Thursday, January 30, 2014

To declare, or not declare...that is the question...

Washington, IL November Tornado Source: imugr
While never having had the responsibility of sitting in a County Executive's position or position of even greater responsibility at the state level, I would imagine that when a disaster strikes, they are conflicted: on the one hand they worry about the safety of their constituents, and on the other, they want the event to cause enough damage so that their jurisdiction can qualify for federal assistance. In a time when cities are declaring bankruptcy and tax bases are eroding, elected officials have to navigate the emotional fallout of a disaster as well as figure out how to pay for the subsequent response and recovery.

Although the disasters of 2013 didn't have the gravitational pull that Superstorm Sandy had, the Oklahoma Tornadoes, The Rim Fire in California, and the Colorado flooding all caused significant damage and all received Major Disaster Declarations.

However, 2013 also had several events that didn't qualify for Individual and/or Public Assistance, adding new voices and national coverage to growing discontent on how exactly the declaration process works. While some sort of declarations were given to the Yarnell Fire in AZ, The Fertilizer Plant explosion in TX, and the November Tornado outbreak in Illinois, in each instance there was an outcry that more should have been done to support the communities and survivors of those events.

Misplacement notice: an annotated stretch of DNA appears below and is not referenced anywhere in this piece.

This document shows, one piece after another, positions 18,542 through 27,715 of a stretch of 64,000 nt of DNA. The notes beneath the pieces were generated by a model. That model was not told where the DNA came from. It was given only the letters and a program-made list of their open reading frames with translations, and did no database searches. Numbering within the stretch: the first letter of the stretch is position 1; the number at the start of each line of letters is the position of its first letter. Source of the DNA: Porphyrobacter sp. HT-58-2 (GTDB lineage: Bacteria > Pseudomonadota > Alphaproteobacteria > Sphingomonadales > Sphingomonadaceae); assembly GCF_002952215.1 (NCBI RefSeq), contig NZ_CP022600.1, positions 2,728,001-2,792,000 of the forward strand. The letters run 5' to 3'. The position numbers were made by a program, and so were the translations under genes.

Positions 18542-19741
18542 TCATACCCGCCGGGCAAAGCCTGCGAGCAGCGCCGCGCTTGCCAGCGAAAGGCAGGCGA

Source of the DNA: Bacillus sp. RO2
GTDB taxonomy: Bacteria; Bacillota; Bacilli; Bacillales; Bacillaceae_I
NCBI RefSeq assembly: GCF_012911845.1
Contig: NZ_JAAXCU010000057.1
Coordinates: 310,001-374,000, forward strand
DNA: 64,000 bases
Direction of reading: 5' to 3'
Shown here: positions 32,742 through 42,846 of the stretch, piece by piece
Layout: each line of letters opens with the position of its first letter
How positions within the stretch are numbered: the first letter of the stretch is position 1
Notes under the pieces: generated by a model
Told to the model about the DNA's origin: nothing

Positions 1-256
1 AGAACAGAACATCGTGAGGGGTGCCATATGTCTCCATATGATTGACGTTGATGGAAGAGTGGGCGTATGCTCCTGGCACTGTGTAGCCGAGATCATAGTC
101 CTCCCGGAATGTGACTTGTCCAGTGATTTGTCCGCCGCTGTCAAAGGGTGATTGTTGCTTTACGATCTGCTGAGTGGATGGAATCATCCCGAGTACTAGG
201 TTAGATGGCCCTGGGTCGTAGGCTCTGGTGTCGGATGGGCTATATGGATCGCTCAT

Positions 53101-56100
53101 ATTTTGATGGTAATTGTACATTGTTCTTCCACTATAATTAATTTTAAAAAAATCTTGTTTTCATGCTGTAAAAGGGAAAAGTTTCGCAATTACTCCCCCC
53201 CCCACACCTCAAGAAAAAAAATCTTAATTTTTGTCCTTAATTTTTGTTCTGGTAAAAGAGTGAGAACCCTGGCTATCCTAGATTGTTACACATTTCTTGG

Even though the above events didn't meet designated thresholds that would have triggered the full breadth of federal assistance, a Bill (H.R. 3295) was introduced in the House of Representatives with the intent of amending the criteria under which resources are offered dubbed the: "Fairness in Federal Disaster Declarations Act of 2014."

This Bill, which was introduced on January 21st, would amend the criteria used to evaluate a request for a major disaster declaration by weighting the factors used to determine Individual and Public Assistance, as well as request that economic factors of the impacted locality and the state's financial situation be taken into account when determining eligibility.

When the Congressional Act of 1803 was passed, considered the first piece of disaster legislation, it provided assistance to Portsmouth New Hampshire, a town recovering from a major fire. Prior to that localities were left to fend for themselves in the wake of a diaster. The premise on which our Emergency Management infrastructure is based is that events are to be handled at the lowest level of government possible. By amending the rules on how federal assistance is meted out, would we be making more events eligible? Would it work against the goals of creating resilience and bolstering preparedness in communities? Would the Bill ultimately end up paying for deferred infrastructure improvements? Not only that, but who's paying for the additional dollars given to disaster survivors?

While the current criteria used to trigger federal assistance following an event may have its flaws, I believe more questions and a more thorough investigation of Bill H.R. 3925 will need to be undertaken as it seems to pose more questions than it answers.

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